Despite the barren trees, blustering chill and gray skies, Muhlenberg’s campus is as vibrant as ever. Winter break gave students an opportunity to rest and recharge, and now that the new semester is in full swing, students here have found their rhythm. The novelty of the new semester is so refreshing; students here are taking new classes, making more friends and exploring the opportunities that this incredible little school has to offer.
Yet, with how busy campus seems to be, it is also easy to feel incredibly alone around this time of year.
I don’t want this piece to be a tirade against Valentine’s Day. However, I think that it’s important to acknowledge how difficult it can be to spend the most romantic holiday of the year (besides Presidents’ Day) without a significant other. After all, there are reminders seemingly everywhere you look. We see it in public, as we observe the bouquets of flowers decorating the shelves of supermarkets. We watch it play out on the screen — the commercials on television try and “sell” love as if romance can be bought with a diamond ring or “decadent” chocolates. Most importantly, we see it as we scroll through our social media.
I am dedicating this piece to those whose hearts break a little when they see these reminders of romance. Perhaps you’ve just ended a relationship that was not working, or perhaps you’ve been on the receiving end of heartbreak. In some form or another, we’ve all been there. Look out for yourself on Valentine’s Day, and always.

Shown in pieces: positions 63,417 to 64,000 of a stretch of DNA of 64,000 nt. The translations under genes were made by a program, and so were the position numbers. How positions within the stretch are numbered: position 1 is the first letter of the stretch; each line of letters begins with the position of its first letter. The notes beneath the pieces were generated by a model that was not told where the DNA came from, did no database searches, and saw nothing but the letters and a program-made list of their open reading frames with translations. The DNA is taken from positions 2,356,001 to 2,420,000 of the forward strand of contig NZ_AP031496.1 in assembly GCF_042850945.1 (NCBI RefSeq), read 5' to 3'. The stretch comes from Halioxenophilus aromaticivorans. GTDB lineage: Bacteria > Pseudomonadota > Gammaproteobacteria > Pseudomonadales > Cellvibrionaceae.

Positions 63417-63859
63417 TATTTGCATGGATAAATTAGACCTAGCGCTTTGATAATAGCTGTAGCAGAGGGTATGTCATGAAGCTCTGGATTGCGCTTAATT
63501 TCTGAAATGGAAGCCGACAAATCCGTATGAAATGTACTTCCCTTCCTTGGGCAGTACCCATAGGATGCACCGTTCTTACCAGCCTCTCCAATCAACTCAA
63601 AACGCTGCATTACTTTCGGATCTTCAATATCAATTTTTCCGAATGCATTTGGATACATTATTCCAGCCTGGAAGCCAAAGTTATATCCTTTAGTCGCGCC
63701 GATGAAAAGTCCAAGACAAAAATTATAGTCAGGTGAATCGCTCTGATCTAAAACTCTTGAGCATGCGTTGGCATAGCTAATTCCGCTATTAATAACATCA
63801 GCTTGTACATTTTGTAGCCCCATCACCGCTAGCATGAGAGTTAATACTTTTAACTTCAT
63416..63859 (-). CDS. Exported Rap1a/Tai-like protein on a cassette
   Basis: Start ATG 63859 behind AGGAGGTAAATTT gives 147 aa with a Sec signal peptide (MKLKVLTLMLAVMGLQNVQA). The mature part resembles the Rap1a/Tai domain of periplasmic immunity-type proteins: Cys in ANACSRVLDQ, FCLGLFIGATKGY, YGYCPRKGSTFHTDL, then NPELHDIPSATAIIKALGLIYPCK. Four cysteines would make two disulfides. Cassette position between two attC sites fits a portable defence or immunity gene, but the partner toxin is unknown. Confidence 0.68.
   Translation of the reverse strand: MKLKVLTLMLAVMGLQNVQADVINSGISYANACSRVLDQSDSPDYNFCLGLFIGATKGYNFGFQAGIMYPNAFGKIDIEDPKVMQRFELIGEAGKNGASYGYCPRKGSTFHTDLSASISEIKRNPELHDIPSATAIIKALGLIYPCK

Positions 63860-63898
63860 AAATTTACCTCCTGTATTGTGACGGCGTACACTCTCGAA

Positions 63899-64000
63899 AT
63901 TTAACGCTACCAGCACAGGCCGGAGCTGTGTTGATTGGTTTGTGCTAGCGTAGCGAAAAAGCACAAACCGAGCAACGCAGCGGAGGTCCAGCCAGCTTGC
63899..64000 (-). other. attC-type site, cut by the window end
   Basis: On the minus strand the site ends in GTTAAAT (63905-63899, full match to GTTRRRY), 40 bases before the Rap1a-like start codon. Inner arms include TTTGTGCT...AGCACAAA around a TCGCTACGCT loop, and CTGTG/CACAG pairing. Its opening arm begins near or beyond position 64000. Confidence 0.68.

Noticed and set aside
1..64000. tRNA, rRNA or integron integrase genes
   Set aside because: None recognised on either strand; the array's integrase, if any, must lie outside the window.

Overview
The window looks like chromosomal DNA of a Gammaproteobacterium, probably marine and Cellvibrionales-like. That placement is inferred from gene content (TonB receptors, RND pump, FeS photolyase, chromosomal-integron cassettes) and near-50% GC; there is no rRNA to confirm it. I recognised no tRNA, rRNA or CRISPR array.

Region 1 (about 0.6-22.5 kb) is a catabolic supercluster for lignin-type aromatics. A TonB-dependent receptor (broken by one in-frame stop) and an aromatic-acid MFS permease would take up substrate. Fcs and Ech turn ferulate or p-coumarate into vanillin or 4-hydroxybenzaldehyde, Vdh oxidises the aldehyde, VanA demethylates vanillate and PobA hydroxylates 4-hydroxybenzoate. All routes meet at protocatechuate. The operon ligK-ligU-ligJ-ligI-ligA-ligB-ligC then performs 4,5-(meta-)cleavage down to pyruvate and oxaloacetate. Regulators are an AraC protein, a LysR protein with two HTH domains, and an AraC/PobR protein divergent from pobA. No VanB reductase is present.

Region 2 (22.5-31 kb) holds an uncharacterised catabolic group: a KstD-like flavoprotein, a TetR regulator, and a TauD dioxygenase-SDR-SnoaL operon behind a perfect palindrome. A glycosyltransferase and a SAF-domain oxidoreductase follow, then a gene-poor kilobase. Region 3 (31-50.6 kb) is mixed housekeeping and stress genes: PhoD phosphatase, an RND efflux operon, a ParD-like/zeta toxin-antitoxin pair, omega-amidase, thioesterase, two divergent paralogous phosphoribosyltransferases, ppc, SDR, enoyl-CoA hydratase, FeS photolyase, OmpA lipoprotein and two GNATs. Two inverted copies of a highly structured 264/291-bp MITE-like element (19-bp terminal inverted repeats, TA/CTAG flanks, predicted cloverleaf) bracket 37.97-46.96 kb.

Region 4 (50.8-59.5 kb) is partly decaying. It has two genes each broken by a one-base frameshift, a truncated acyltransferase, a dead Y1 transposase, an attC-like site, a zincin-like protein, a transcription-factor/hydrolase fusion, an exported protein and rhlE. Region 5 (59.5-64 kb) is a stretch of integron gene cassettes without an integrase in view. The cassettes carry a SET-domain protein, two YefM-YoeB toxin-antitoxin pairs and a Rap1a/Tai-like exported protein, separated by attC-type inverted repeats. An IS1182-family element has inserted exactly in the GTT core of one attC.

This piece also goes out to those who are learning to love themselves again. The journey to finding yourself again after a tough time is extensive, and healing is not a linear process. Trust yourself that you’re going to get there. And seek support from resources if you need it.
Perhaps Valentine’s Day is not just a holiday to celebrate couples and companionship. It’s a day to appreciate anyone — and everyone — you love, including friends, family and especially yourself. After all, those three little words go a long way.